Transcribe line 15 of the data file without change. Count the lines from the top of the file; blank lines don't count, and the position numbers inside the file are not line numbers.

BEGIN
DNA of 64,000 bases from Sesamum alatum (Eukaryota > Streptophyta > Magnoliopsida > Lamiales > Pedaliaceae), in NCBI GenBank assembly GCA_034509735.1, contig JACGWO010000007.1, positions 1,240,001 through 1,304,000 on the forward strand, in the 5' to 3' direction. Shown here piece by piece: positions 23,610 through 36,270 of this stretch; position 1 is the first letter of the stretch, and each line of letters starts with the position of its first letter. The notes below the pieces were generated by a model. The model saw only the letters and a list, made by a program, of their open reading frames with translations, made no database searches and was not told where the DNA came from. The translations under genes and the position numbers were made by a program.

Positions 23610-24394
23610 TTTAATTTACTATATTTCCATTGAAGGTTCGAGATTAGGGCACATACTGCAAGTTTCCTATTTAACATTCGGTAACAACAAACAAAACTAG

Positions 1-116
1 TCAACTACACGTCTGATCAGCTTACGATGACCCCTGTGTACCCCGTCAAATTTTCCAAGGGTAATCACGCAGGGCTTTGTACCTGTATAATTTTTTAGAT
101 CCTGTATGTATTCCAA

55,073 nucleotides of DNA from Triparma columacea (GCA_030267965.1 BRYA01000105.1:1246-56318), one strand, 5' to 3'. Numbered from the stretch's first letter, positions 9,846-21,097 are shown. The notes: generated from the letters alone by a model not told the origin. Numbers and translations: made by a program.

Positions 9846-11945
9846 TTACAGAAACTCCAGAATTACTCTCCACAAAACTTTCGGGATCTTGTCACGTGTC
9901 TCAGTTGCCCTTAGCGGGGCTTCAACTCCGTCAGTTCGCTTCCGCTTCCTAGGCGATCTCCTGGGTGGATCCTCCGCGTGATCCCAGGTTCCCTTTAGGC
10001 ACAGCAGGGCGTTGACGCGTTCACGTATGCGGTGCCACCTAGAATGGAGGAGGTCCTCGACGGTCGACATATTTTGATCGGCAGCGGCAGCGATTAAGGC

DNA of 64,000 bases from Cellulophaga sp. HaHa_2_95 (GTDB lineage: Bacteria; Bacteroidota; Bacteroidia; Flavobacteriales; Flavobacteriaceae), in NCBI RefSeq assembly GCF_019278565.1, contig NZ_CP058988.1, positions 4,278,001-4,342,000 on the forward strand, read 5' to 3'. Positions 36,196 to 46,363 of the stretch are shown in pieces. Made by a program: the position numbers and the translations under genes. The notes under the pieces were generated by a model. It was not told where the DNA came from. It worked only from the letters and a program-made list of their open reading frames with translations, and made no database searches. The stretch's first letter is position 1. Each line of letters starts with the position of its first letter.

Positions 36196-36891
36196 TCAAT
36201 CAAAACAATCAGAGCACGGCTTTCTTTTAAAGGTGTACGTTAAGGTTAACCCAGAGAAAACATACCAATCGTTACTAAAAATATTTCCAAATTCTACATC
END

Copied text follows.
36201 CAAAACAATCAGAGCACGGCTTTCTTTTAAAGGTGTACGTTAAGGTTAACCCAGAGAAAACATACCAATCGTTACTAAAAATATTTCCAAATTCTACATC